The initial data regarding the earthquake Friday suggests that on top of shortening the length of the 24-hour day, the earthquake also moved the island of Japan by about eight feet. This earthquake isn't one of the first to have a (relatively) noticeable impact on the length of the day, as an 8.8 earthquake in Chile last year shortened the day by around 1.26 microseconds, and a 9.1 earthquake that hit Sumatra in 2004 shortened the day by 6.8 microseconds.

    (via The Manila Bulletin Newspaper Online)

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  10. Science

    Videos From The Sendai Earthquake

    We live in a highly connected age, with millions of cameras and an extremely vibrant news industry, that is able to put eyes on even the most harrowing events and bring them to the world. That was especially apparent today when after a record-setting earthquake struck Japan, videos and news coverage poured out of the country. For those of us far away from today's events, these images are likely to be the indelible images that we remember. This first video, from the BBC, shows a terrifying and amazing scene, taken not long after the tsunami hit the coast of Japan this morning, showing a boat caught in a huge whirlpool. Commentators on the video and other sources say that this was likely caused by the interaction between the forward rushing water and the sea floor. There's no word, as of yet, as to whether the boat was occupied or not.

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  11. Space

    The Japan Earthquake Was Not Caused by the “Supermoon”

    Not to be disdainful, but it's surprising that this is even a thing to be debunked: Since March 19th marks the moon's perigee, or closest point to earth, and since some astrologer [not astronomer] said that scary things would happen during this so called "supermoon," some folks -- with the egging on of major media outlets [see above] -- are asking if the 8.9 magnitude earthquake that hit off the coast of Japan today was caused by said supermoon. Their argument would be that when the moon is unusually close to Earth, its gravity affects Earthly happenings more and causes natural disasters.

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  12. Science

    Live Coverage of Japan’s Earthquake and Its Aftermath from Across the Web

    At 2:46pm local time, there was an 8.9 magnitude earthquake off the northeast coast of Japan, the biggest to hit Japan in 140 years and the fifth largest earthquake detected worldwide since 1900. The earthquake has triggered tsunamis, first hitting cities on Japan's coast, but as of posting, tsunami waves have hit the shore of Hawaii, and evacuations of coastal cities in California, The Phillipines, and Chile remain a possibility. Japan has declared a nuclear emergency, as the cooling system of a nuclear plant in Onagawa failed following the earthquake. At least 60 people have died in the aftermath of the quake, and the death toll is expected to rise. Our sister site Mediaite has gathered up a few videos of the earthquake as captured by CCTV. In times like these, the ability of journalists and observers on the ground to do anything to impact the situation is frustratingly limited, but up-to-the-minute information is at least available to people in areas bracing for possible tsunamis later today and to concerned observers worldwide. Here are a few of the news sources we're following: *If you use Twitter and follow a diverse set of news sources, you'll likely be getting a lot of information as it happens; thus far this morning BreakingNews and NPR's Andy Carvin have provided some of the best live coverage. Hashtags like #HItsunami allow you to filter information about news from a given region, in that case, Hawaii. *Reddit remains a good source of crowdsourced news: If you're just catching up on what has happened, this thread contains a lot of news, particularly these two posts; the /r/worldnews subreddit also has (slightly slower) information. *Liveblogs and livestreams from news organizations: The New York Times' liveblog Al-Jazeera's liveblog CNN's liveblog Washington Post liveblog Guardian liveblog (title pic via Jefferson Santos via Ryan LeFevre)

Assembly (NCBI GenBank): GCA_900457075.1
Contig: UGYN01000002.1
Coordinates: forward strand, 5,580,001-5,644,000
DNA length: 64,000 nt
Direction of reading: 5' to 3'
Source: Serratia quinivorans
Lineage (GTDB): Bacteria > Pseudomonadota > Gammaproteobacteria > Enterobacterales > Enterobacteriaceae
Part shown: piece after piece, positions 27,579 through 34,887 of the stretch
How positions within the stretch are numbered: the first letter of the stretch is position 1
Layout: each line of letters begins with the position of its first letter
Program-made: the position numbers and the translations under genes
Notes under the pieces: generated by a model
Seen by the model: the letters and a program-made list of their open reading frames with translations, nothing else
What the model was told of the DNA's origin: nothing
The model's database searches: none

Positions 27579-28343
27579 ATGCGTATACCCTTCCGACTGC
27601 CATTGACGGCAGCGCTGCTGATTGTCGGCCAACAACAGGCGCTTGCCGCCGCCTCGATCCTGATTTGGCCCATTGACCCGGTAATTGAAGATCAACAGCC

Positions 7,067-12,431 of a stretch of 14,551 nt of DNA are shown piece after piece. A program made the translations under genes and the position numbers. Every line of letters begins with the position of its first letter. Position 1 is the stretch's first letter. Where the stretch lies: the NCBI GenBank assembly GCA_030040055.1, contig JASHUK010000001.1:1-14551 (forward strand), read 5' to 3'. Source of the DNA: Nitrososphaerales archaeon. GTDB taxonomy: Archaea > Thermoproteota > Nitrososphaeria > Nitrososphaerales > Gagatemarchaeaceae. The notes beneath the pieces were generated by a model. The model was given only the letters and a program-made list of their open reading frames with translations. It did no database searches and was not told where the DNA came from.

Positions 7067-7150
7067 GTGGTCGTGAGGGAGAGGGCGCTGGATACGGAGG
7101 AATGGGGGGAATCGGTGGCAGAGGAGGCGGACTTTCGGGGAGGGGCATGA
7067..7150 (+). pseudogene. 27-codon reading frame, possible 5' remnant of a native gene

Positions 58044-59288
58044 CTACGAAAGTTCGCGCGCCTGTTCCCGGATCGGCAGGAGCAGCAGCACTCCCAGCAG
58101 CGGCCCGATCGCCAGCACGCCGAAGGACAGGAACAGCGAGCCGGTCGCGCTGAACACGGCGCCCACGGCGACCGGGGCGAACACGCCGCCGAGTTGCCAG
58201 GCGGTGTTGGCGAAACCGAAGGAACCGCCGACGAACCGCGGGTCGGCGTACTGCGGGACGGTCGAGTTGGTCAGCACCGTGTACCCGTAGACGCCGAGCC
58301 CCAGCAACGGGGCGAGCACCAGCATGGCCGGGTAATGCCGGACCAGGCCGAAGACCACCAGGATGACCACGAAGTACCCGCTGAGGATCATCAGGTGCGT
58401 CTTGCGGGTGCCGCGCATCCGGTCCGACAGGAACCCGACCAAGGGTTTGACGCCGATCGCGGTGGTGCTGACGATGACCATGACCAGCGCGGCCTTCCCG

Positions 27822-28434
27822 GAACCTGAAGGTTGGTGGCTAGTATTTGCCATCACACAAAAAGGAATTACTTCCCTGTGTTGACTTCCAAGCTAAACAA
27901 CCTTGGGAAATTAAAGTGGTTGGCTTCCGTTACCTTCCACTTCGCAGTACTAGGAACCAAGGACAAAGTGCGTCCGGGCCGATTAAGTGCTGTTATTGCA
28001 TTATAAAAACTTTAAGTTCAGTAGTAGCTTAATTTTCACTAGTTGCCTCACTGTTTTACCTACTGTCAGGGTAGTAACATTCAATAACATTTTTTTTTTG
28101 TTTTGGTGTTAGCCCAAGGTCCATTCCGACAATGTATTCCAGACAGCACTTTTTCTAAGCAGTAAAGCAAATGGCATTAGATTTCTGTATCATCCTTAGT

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  13. Weird

    Italian Scientists Could Be Charged with Manslaughter for not Predicting Earthquake

    Last year, L'Aquila, Italy was hit with a 6.3 magnitude earthquake that killed 308 people and devastated the city. (The Big Picture has a gallery from last year which shows just how bad the damage was.) It was a tragic event, and one year later, the town hasn't yet fully recovered. But Italian authorities have taken a baffling approach in the aftermath of the quake: Prosecuting seismologists for not predicting the quake.

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  14. Tech

    Hackers Exploit Chile Earthquake, Tsunamis to Spread Malware

    We could have seen this coming based on past tragedies like the Haiti earthquake last month, but that doesn't make it any less wrong: hackers are already exploiting the widespread concern over the earthquake in Chile and the threat of tsunamis to infect people's computers with malware and viruses.